The outdoor section between the studio buildings is a place to eat your lunch, try a butterbeer (yeuch!) and see Harry's house and a few other props. We had a chance to see and pose with one of the Hedwigs from the films.
The second building is a bit smaller than the first, with a lot less in it. But it features two main set pieces: Diagon Alley and a huge model of Hogwarts which they used for a lot of the exterior scenes.
We were at the studios for about four and a half hours in all, including lunch. It was a great day out and an interesting experience. Well worth the visit. Afterwards we headed back to Heathrow and found a Chinese place called Go Sing, in West Drayton. They do an all you can eat menu for £17.50, where you just keep ordering dishes until you're full. We had to pay full price for Cate, so it was a bit steep, but we got our own back as Cate ate more than the average adult anyway.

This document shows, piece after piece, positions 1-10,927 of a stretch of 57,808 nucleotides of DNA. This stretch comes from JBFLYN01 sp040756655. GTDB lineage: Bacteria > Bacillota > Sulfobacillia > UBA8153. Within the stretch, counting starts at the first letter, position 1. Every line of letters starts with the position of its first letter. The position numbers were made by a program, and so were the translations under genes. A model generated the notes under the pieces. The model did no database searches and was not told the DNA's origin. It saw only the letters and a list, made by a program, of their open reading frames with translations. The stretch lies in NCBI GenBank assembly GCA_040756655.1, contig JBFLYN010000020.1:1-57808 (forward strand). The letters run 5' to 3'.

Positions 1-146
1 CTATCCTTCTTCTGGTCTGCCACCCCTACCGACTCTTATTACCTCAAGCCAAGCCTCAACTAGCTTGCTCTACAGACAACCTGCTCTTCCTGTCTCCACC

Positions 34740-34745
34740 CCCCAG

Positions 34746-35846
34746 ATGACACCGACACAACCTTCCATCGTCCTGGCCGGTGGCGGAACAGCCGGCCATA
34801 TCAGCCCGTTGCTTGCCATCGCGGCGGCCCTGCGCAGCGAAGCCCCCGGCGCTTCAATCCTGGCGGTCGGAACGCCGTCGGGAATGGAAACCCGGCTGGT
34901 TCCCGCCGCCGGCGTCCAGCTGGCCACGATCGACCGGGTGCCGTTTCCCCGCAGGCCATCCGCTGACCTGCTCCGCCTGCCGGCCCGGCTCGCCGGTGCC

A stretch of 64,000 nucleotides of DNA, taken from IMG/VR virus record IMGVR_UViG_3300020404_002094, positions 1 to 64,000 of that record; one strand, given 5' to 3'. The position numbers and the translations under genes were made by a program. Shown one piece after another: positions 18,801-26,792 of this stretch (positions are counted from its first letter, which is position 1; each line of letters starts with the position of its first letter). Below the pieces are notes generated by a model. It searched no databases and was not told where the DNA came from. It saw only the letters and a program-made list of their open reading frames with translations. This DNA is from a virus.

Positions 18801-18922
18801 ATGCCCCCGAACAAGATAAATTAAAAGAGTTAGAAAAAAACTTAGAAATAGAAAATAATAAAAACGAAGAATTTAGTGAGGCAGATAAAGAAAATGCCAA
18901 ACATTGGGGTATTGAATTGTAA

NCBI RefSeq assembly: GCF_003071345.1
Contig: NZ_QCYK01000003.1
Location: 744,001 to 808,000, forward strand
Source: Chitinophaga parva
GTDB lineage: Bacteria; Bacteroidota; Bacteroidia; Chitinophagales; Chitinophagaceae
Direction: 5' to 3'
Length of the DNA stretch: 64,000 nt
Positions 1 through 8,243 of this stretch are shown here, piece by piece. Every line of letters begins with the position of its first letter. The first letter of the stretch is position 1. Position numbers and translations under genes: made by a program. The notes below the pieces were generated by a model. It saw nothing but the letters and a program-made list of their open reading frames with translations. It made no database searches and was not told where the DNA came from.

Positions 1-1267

We had booked the trip through Legoland (hotel plus two days for one at the park) so visited the place on Wednesday and Thursday. It's not as much a thrill-ride place as Alton Towers and the likes, being aimed at a younger age group, but there was still plenty to go on and see, and everywhere there were Lego models to add to the experience.
The park is divided into themed areas, a bit like Disney, but on a smaller scale, and with a map it's easy enough to find your way about. We had to queue for a few rides, up to 45 minutes at some, but the only real hardship was the queue for the laser gun ride in the Egyptian area, which was under a tent and really hot.
Cate was desperate to try out the panning for gold stall. However she calmed down a bit when we explained that it wouldn't be real gold she found.
There's one section set aside purely for Lego models, called Miniland. It was quite impressive, with sections for various parts of the world, and lots of attention to detail. It was only after I got home I spotted a little Guy Fawkes at the Houses of Parliament model.
We did most of the rides on the first day, but the queues for the driving school were huge, so we kept that until the second day, going there first to minimise the wait. Cate had a great time and only had to be rescued once.